Monday, April 25, 2005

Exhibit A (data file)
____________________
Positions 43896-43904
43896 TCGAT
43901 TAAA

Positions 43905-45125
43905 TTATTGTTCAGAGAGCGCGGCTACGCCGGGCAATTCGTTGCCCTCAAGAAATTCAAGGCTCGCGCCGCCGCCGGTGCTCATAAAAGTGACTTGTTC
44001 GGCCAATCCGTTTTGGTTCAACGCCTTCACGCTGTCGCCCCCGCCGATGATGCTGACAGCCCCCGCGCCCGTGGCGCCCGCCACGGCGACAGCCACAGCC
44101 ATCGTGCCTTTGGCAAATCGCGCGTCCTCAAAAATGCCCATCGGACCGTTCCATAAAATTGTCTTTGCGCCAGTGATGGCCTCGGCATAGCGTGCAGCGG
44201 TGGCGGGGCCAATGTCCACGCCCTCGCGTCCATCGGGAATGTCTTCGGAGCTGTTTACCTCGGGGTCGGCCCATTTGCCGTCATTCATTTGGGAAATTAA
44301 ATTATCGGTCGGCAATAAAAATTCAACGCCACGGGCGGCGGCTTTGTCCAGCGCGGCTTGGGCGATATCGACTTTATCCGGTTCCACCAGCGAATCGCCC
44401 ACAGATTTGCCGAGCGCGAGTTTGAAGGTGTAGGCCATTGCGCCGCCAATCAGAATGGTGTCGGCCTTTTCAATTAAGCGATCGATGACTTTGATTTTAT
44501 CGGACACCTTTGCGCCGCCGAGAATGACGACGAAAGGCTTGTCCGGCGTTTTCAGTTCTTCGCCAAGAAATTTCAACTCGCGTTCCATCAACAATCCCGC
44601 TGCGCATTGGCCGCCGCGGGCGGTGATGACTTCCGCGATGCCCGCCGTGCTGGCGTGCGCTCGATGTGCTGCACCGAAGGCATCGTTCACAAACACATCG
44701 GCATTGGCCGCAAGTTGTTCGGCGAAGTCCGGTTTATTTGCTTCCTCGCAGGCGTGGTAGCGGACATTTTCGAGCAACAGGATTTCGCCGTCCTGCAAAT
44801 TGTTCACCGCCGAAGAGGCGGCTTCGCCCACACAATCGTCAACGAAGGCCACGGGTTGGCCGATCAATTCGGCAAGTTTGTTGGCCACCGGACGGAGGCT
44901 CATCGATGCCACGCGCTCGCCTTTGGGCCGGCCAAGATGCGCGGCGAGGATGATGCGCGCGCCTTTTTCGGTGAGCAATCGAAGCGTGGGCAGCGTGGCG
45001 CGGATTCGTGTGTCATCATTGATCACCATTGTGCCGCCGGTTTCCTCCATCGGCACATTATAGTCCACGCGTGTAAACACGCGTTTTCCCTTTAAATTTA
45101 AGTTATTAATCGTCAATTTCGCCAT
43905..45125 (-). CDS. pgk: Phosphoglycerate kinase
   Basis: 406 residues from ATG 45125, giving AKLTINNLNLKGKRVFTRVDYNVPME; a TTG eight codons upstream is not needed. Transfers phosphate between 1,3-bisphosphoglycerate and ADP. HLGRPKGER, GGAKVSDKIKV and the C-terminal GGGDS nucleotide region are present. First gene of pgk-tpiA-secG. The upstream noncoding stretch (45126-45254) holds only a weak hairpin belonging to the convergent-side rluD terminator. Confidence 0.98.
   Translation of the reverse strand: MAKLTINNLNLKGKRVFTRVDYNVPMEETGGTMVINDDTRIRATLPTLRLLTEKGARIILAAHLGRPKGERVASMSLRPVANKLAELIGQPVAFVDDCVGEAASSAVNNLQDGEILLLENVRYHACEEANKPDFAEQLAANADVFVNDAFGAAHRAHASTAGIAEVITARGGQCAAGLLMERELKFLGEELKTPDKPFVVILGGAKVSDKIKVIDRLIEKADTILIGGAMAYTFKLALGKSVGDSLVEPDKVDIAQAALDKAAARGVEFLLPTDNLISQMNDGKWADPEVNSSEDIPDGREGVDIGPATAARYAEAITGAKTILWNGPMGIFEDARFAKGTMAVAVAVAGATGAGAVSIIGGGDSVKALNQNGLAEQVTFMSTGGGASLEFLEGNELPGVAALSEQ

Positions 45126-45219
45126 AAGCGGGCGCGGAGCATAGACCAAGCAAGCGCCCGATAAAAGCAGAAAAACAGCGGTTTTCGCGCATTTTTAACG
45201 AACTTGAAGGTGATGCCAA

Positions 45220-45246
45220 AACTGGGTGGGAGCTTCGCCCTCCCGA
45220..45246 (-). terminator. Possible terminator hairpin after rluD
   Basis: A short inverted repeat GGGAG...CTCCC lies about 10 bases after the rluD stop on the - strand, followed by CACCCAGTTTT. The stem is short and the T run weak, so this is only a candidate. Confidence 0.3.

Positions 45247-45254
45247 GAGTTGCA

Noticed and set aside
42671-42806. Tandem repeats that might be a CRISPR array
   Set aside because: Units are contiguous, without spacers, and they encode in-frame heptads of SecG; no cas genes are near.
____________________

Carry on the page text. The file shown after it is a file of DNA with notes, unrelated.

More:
Senate Majority Leader Bill "Jesus" Frist addresses a church event called "Justice Sunday: Stop the Filibuster Against People of Faith." We have an unusual showdown happening on Congress. Basically it's Fundamentalist Christians vs. People-Who-Believe-In-Democracy-As-Outlined-By-the-Constitution. Now I realize those are fighting words, but what we have on our hands is exactly that: a fight. Here's what's going on. Bush wants to appoint judges that the Democrats so strongly oppose that they will filibuster to prevent their appointment. This is a constitutional right exercised by the Democrats, and yet the Republicans state it's unconstitutional for them to do it. (I'd like to hear their rationale as to why.) Right now Republicans hold 55 of the 100 Senate seats. It would require 60 votes to stop a filibuster and force a vote. The Republicans would be hard-pressed to get 5 Democrats to swing their way, so they are attempting to legislate that you cannot filibuster the appointment of a judge. This would require only a majority of votes, which the Republicans could easily get. And who would have to step in to stop it? Why judges, of course. This whole notion seems a little ... ummm ... (snaps fingers) ... undemocratic. And the Family Research Council has the arrogance, audacity, and ass-holiness to twist the issue into an implication that a filibuster is an attack on their freedom of religion. A religious event hosted by them was called "Justice Sunday: Stop the Filibuster Against People of Faith." [Sarcasm]Oh those poor persecuted Christians! The Romans once threw them to the lions, and the world has been trampling on those scattered few ever since.[/Sarcasm] What Christians don't see is that those of us without faith are starting to feel afraid of them. Very afraid. Our fear is succinctly stated in the article: "Putting more evangelicals on the court will mean rulings more in tune with the religious convictions of churchgoers," said R. Albert Mohler Jr., president of the Southern Baptist Theological Seminary in Louisville. "We are not asking for persons merely to be moral," Mohler said. "We want them to be believers in the Lord Jesus Christ." Well, Rev. Mohler and Senator Frist, some of us really really really don't want our judges to believe in the Lord Jesus Christ. For a reason why, look up the word "Taliban." Granted, the reasons many Dems are filibustering are political. Frankly, this is precisely the realm of reasoning that politicians should use--political ones. It was probably political reasons that caused Republican Senators to use filibusters to prevent Clinton's appointees from being appointed. I guess it wasn't undemocratic to do it back then. Frist is implying that it's undemocratic to filibuster this time because the Dems are filibustering because these nominees are Christian. With one side of his mouth, Senator Frist is enlisting the help of Christians to promote his cause, and with the other side of his mouth he's implying that it's undemocratic for us to filibuster a judge because he or she is a Fundamentalist Christian. Well Senator Frist, you are are politicizing your religion, so you get what you get.